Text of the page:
Juror responds after Lori Vallow Daybell's attorneys ask for a new trial - East Idaho News
Daybell Case

Juror responds after Lori Vallow Daybell’s attorneys ask for a new trial

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IDAHO FALLS — A man who served on the jury in Lori Vallow Daybell’s case is responding to a motion filed by her defense attorneys asking for a new trial.

Saul Hernandez, Juror No. 8, spoke with EastIdahoNews.com five days after he and 11 other jurors found Daybell guilty of murdering two of her children, Joshua “JJ” Vallow and Tylee Ryan. Daybell was also found guilty of conspiracy to commit the murder of Tammy Daybell, the former wife of Lori Daybell’s husband, Chad Daybell.

In the motion for new trial filed Friday, Jim Archibald and John Thomas, Daybell’s attorneys, claim Hernandez knew about evidence that wasn’t presented during the trial and that instructions given to the jurors were confusing.

RELATED | Jury convicts Lori Vallow Daybell in murders of JJ, Tylee and Tammy Daybell

RELATED | Lori Vallow Daybell was convicted of murder. Her attorneys are asking for a new trial.

The lawyers cite a portion of Hernandez’s interview with EastIdahoNews.com where he was asked about the efforts of law enforcement. Hernandez responded that police in Arizona had some “significant red flags” before and after Charles Vallow, Lori’s fourth husband, was shot and killed by her brother Alex Cox.

“We didn’t consider this during our deliberations because it was clear to us. The instructions were clear. Arizona evidence and testimony is only for demonstrative purposes,” Hernandez said.

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During the trial, Archibald and Thomas repeatedly objected to having evidence and testimony from the Arizona cases brought into Daybell’s Idaho case. In their motion, they argue evidence regarding Arizona was not admitted for demonstrative purposes, as Hernandez said, but was evidence to show “some other reason other than bad character.”

“To confuse demonstrative evidence and character evidence is easy to do; hence, the defense objections should have been sustained,” the attorneys wrote.

They also argue that Hernandez referenced evidence in Arizona that was not part of the Idaho trial.


“We can only conclude that the juror relied on information not presented in court to reach his conclusion that Arizona dropped the ball and should have done more, even before Charles Vallow was shot and killed by Alex Cox,” the attorneys wrote in their motion.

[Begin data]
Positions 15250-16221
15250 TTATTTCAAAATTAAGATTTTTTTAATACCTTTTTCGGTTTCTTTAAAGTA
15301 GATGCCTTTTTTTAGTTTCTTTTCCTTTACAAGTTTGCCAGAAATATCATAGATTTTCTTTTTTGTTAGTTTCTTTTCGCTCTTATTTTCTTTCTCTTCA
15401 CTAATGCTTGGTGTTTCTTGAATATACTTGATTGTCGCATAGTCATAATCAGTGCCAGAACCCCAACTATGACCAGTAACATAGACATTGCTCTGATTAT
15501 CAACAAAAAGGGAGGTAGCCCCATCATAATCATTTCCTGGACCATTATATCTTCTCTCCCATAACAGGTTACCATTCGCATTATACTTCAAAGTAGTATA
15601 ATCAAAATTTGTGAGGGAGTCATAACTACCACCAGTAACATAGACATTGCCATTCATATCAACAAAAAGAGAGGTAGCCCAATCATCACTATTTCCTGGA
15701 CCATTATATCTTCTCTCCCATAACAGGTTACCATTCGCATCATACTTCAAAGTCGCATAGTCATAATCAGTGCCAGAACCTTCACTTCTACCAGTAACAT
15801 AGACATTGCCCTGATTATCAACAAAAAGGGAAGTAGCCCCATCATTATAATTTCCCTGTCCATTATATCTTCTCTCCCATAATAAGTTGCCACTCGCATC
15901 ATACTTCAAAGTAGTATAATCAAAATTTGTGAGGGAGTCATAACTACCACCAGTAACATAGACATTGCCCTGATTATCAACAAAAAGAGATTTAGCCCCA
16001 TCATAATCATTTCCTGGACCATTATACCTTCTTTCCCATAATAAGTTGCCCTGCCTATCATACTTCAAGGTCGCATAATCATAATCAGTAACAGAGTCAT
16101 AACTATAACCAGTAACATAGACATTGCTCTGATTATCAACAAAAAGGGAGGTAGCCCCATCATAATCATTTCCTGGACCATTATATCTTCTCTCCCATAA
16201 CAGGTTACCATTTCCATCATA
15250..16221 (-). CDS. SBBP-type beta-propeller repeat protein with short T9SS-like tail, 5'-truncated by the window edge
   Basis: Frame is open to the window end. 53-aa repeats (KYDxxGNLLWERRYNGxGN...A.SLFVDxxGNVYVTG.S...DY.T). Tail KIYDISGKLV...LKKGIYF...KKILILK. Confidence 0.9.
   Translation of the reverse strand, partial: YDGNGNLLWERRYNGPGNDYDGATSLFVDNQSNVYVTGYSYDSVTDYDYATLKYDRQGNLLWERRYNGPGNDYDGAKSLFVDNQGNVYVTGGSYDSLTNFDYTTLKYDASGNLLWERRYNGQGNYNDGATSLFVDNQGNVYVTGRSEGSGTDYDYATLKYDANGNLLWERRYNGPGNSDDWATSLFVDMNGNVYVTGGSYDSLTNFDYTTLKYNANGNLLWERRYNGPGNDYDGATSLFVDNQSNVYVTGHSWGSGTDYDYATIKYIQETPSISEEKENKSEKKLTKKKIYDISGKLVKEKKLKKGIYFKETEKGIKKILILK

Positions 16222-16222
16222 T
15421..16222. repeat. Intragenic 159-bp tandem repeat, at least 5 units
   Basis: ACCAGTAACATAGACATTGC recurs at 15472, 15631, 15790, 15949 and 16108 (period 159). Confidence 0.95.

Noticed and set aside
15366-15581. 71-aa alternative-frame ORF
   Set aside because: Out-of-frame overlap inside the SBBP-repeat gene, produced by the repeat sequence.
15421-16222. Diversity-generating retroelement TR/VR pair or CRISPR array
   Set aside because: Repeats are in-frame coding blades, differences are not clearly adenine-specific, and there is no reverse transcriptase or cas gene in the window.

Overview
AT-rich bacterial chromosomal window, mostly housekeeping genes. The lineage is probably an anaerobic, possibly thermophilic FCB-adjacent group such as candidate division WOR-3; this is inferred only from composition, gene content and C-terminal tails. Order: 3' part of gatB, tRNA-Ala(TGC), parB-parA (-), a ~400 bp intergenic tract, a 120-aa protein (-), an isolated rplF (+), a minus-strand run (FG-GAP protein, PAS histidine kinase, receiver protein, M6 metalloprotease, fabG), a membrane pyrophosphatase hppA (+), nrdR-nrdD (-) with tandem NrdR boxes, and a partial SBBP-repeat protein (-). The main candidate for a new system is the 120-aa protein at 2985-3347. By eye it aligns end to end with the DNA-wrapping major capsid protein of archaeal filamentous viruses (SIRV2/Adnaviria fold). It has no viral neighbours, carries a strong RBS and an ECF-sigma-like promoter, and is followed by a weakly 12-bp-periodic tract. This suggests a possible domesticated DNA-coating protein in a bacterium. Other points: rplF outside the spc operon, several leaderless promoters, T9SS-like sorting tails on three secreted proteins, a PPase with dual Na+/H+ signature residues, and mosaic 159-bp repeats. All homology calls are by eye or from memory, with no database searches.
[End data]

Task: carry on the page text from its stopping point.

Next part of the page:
In a follow-up interview Tuesday, Hernandez said he was not aware of the Arizona video and information until he watched “Dateline NBC” on May 14, two days after the trial ended. Our original interview with him was conducted in Boise on May 17.

“Once the verdict was final and we were released from court on Friday (May 12), as you can imagine, most people would have a bunch of questions in their mind,” Herandez says. “On Sunday, my wife said, ‘Do you want to watch a new episode (of ‘Dateline’)?’ and I said, ‘Cool. Let’s watch it.’ Obviously, I was intrigued, and that’s when I learned in Arizona there’s footage from an encounter with Charles where he is clearly telling the police that his wife has deemed him a zombie. To me, those were significant red flags about something that’s not normal.”

Jurors were prohibited from consuming news coverage of the case during the trial but were allowed to watch and read whatever they want once a verdict had been reached, and the judge dismissed them. Hernandez says he “absolutely” followed the court rules and was respectful of the jury instructions presented by District Judge Steven Boyce.

While Archibald and Thomas argue in their motion that those instructions were confusing, Hernandez says he and his fellow jurors understood them.

“I thought the judge gave us instructions through the trial, throughout the process, multiple times, and those instructions never changed even up until the very last day before the moment we were released to go and deliberate,” he says. “Those instructions were clear … and we used that set of instructions a number of times throughout the process of deliberation to go back and forth to make sure we understood exactly what the judge and the law and court allowed us to consider and what we were not allowed to consider.”

Hernandez says he was surprised his comments were mentioned in the defense’s motion, although he expected Daybell to appeal the verdict.

“When I learned about the motion for a new trial, at first it didn’t shock me because I remember during the trial, at some point, one of the defense attorneys stated they planned to appeal this case,” Hernandez says.

Hernandez says despite the motion, he stands behind the jury’s decision and does not think a new trial is needed.

“My fellow jurors and I — I feel we did a very good job. We were fair to the process, we were honest to the process and we didn’t render our decision lightly in any of the charges,” he says. “We took our time when questions came up, we answered them when we needed to take more time, and we took the time because we felt like we wanted to be respectful of the entire process. We knew at the end of the day, whatever decision we came up with, we need to stand by that decision and be OK with it.”

Archibald and Thomas asked Boyce to schedule a hearing so they can present oral argument. Prosecutors will be able to respond ahead of the hearing.

Watch our entire follow-up interview with Hernandez in the video player above.


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